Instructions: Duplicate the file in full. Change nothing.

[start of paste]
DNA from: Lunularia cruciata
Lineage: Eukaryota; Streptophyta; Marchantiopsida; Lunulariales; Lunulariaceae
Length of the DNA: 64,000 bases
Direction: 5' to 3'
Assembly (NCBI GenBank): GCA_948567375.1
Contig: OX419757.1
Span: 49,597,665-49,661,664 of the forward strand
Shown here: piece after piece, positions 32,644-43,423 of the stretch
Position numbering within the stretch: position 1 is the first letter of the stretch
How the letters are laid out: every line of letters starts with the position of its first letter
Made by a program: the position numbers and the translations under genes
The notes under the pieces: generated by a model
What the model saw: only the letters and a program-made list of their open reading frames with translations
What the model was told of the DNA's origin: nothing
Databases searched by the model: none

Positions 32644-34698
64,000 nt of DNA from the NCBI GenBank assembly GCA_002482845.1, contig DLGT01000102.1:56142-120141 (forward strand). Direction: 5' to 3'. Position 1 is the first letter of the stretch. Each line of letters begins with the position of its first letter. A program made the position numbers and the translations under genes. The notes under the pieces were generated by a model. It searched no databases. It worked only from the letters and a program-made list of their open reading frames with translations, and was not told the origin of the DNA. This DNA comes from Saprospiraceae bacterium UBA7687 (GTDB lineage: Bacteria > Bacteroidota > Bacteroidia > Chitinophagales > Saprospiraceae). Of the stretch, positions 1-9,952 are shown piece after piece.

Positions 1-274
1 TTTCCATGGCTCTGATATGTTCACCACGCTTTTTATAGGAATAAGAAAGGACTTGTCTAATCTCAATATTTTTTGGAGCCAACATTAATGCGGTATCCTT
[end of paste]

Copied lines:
DNA from: Lunularia cruciata
Lineage: Eukaryota; Streptophyta; Marchantiopsida; Lunulariales; Lunulariaceae
Length of the DNA: 64,000 bases
Direction: 5' to 3'
Assembly (NCBI GenBank): GCA_948567375.1
Contig: OX419757.1
Span: 49,597,665-49,661,664 of the forward strand
Shown here: piece after piece, positions 32,644-43,423 of the stretch
Position numbering within the stretch: position 1 is the first letter of the stretch
How the letters are laid out: every line of letters starts with the position of its first letter
Made by a program: the position numbers and the translations under genes
The notes under the pieces: generated by a model
What the model saw: only the letters and a program-made list of their open reading frames with translations
What the model was told of the DNA's origin: nothing
Databases searched by the model: none

Positions 32644-34698
64,000 nt of DNA from the NCBI GenBank assembly GCA_002482845.1, contig DLGT01000102.1:56142-120141 (forward strand). Direction: 5' to 3'. Position 1 is the first letter of the stretch. Each line of letters begins with the position of its first letter. A program made the position numbers and the translations under genes. The notes under the pieces were generated by a model. It searched no databases. It worked only from the letters and a program-made list of their open reading frames with translations, and was not told the origin of the DNA. This DNA comes from Saprospiraceae bacterium UBA7687 (GTDB lineage: Bacteria > Bacteroidota > Bacteroidia > Chitinophagales > Saprospiraceae). Of the stretch, positions 1-9,952 are shown piece after piece.

Positions 1-274
1 TTTCCATGGCTCTGATATGTTCACCACGCTTTTTATAGGAATAAGAAAGGACTTGTCTAATCTCAATATTTTTTGGAGCCAACATTAATGCGGTATCCTT